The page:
As for actions, the idea itself presumes a world model that isn't supported by the information system we're using, namely that there is some "objective" reality that we can query to see if someone did something in "public". Instead, that ultimately boils down to evaluating various assertions of claims to decide if a particular action occurred. Some people might accept the police officer's word. Others will rely on the security camera. Still others will believe the eight year old girl. All "public" means is that we have a greater chance of having more witnesses.

Science is axiomatically built upon the existence of an objective reality, but reputation systems have no way to interface directly with "reality." It is critical that our systems fully encompass the potential errors of inherently unprovable claims. User-centric identity does that through a framework of verifiable assertions.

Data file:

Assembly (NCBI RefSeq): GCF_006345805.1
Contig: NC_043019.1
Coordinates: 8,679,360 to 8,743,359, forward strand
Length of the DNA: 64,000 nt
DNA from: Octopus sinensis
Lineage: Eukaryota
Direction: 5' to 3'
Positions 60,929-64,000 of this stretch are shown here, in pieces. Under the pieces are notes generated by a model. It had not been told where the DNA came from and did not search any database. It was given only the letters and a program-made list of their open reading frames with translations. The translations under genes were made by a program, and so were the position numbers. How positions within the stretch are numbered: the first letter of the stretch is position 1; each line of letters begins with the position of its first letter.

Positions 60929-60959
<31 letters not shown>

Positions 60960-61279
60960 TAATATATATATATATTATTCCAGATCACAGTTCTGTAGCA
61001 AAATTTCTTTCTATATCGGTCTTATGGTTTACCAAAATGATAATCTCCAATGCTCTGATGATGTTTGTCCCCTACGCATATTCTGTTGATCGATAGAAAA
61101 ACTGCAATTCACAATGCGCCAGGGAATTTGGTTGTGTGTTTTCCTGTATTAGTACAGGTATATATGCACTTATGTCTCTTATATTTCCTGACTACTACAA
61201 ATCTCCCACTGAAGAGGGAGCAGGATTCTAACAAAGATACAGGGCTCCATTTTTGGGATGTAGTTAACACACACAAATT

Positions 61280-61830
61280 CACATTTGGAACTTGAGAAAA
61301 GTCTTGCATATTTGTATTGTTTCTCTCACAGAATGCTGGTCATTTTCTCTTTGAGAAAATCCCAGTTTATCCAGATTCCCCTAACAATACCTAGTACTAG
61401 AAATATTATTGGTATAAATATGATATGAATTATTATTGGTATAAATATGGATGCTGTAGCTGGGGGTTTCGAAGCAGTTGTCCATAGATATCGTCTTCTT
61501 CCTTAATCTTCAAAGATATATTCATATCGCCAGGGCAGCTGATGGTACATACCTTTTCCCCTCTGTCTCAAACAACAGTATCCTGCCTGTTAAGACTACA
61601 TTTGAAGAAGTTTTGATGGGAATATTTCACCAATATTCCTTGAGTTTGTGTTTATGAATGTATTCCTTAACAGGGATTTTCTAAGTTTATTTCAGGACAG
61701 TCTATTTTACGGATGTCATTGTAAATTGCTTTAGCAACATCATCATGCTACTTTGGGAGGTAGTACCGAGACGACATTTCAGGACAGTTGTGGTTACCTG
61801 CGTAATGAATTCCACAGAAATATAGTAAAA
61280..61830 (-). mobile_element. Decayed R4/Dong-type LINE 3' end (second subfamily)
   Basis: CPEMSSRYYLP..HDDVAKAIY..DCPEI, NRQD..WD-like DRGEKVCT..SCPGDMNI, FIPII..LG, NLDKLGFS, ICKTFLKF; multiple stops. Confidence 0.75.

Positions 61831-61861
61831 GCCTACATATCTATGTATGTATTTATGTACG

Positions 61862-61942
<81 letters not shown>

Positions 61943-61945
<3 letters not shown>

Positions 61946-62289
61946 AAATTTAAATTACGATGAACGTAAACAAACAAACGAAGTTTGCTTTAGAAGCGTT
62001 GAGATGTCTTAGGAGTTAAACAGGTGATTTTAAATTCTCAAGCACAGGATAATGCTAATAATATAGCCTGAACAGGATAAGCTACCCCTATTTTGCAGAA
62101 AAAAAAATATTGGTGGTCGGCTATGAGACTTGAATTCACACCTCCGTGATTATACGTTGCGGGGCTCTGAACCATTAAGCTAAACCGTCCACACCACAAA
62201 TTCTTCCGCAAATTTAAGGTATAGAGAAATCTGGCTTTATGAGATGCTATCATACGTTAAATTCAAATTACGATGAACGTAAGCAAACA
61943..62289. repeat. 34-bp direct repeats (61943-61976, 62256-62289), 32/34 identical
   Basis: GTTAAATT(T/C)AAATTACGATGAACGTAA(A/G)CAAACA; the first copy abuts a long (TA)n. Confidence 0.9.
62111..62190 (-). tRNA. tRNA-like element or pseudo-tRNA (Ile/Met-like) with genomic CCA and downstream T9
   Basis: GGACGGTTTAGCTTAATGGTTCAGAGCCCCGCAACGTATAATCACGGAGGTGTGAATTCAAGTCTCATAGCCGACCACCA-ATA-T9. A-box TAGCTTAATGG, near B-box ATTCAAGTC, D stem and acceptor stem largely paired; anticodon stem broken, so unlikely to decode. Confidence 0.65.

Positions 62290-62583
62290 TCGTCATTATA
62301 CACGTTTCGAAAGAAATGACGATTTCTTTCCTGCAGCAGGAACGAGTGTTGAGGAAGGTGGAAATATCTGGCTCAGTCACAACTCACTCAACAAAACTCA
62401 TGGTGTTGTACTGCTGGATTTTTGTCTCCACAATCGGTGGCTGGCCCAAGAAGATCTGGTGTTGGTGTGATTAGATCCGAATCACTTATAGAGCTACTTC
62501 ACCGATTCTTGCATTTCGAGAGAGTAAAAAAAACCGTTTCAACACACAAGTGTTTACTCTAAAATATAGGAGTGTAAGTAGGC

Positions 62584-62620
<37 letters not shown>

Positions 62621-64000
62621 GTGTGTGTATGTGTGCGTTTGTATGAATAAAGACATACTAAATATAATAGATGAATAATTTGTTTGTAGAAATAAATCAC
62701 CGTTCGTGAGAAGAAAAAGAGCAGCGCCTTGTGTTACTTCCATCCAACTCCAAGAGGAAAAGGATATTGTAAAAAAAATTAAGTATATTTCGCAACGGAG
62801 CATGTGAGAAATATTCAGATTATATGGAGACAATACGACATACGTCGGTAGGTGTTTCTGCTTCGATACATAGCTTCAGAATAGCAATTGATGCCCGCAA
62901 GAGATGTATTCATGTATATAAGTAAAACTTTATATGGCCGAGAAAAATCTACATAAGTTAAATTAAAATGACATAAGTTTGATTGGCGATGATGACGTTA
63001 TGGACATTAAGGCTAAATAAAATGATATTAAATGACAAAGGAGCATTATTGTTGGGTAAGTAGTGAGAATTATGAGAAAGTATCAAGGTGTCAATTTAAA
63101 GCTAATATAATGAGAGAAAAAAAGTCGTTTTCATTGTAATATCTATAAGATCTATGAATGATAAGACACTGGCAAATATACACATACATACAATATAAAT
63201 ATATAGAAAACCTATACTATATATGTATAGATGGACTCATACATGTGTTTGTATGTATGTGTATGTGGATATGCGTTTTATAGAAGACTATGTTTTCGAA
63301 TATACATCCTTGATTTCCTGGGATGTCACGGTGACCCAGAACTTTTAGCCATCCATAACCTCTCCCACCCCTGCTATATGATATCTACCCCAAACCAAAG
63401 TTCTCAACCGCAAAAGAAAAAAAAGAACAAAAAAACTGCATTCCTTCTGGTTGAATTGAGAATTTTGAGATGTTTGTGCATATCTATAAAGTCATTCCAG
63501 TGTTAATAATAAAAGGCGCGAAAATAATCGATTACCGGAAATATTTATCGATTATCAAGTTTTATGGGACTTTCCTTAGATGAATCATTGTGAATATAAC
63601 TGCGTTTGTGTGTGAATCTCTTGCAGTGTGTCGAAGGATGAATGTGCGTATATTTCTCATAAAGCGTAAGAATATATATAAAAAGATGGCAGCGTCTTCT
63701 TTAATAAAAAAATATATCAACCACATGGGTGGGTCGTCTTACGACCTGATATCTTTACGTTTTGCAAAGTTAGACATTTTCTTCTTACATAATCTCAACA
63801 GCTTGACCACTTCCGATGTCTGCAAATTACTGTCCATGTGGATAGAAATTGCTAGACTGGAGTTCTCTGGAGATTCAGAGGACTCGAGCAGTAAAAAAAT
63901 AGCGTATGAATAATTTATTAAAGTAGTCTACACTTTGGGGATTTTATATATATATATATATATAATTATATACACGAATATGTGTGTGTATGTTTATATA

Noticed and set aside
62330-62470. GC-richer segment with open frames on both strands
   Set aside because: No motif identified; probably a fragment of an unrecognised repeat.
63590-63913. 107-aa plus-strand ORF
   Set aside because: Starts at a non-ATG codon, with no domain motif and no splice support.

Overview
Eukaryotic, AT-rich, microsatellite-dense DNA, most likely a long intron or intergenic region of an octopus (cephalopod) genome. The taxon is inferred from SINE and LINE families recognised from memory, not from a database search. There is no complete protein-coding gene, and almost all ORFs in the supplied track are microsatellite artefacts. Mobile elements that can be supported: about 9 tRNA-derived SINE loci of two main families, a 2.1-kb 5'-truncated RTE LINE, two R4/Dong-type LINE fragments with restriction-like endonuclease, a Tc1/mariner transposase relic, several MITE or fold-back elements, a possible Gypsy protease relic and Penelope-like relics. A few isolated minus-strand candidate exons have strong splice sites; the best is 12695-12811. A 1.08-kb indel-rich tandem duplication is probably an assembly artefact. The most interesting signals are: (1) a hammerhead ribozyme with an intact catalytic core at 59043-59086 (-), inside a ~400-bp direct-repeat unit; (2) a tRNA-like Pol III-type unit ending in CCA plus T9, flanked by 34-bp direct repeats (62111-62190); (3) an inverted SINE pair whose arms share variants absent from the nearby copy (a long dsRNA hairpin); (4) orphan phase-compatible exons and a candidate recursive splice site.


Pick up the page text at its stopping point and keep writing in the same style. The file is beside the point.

David Hull said...


I came to the same conclusion about attributes, actions and opinions in the "refined" model, though I wouldn't go so far as to say they don't exist. On the one hand you can model everything as assertions, but there are probably situations where you do want to make the distinction (if you want a really simple model, just call everything "thing" and be done with it).

I also read through the Uninstalled post you linked to, and bookmarked OpenID and FOAF for later digestion.

The larger point, though, is that no one is working on a portable model of reputation because reputation is inherently non-portable. It's the bases for reputation that are portable, and AFAICT that boils down to a history of assertions. People do seem to be at least working on that.

David Hull said...

It also occurs to me that Joe's A world of claims, not facts is relevant here.